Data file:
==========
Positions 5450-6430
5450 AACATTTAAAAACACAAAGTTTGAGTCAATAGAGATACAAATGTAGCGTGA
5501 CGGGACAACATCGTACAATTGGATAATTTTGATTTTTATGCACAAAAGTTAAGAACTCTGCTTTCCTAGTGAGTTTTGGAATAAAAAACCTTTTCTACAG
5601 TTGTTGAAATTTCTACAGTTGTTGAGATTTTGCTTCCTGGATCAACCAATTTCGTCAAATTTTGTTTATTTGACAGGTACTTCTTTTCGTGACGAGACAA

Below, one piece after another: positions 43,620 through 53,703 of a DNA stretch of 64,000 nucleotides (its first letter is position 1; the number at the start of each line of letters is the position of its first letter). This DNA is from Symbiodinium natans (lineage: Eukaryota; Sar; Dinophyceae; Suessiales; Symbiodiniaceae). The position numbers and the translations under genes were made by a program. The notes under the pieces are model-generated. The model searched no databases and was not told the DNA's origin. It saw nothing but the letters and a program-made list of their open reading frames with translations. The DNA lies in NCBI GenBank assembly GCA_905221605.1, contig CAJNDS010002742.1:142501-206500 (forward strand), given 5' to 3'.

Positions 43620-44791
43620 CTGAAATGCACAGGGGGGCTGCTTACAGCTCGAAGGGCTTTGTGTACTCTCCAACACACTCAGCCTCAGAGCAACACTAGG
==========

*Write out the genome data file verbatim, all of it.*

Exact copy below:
Positions 5450-6430
5450 AACATTTAAAAACACAAAGTTTGAGTCAATAGAGATACAAATGTAGCGTGA
5501 CGGGACAACATCGTACAATTGGATAATTTTGATTTTTATGCACAAAAGTTAAGAACTCTGCTTTCCTAGTGAGTTTTGGAATAAAAAACCTTTTCTACAG
5601 TTGTTGAAATTTCTACAGTTGTTGAGATTTTGCTTCCTGGATCAACCAATTTCGTCAAATTTTGTTTATTTGACAGGTACTTCTTTTCGTGACGAGACAA

Below, one piece after another: positions 43,620 through 53,703 of a DNA stretch of 64,000 nucleotides (its first letter is position 1; the number at the start of each line of letters is the position of its first letter). This DNA is from Symbiodinium natans (lineage: Eukaryota; Sar; Dinophyceae; Suessiales; Symbiodiniaceae). The position numbers and the translations under genes were made by a program. The notes under the pieces are model-generated. The model searched no databases and was not told the DNA's origin. It saw nothing but the letters and a program-made list of their open reading frames with translations. The DNA lies in NCBI GenBank assembly GCA_905221605.1, contig CAJNDS010002742.1:142501-206500 (forward strand), given 5' to 3'.

Positions 43620-44791
43620 CTGAAATGCACAGGGGGGCTGCTTACAGCTCGAAGGGCTTTGTGTACTCTCCAACACACTCAGCCTCAGAGCAACACTAGG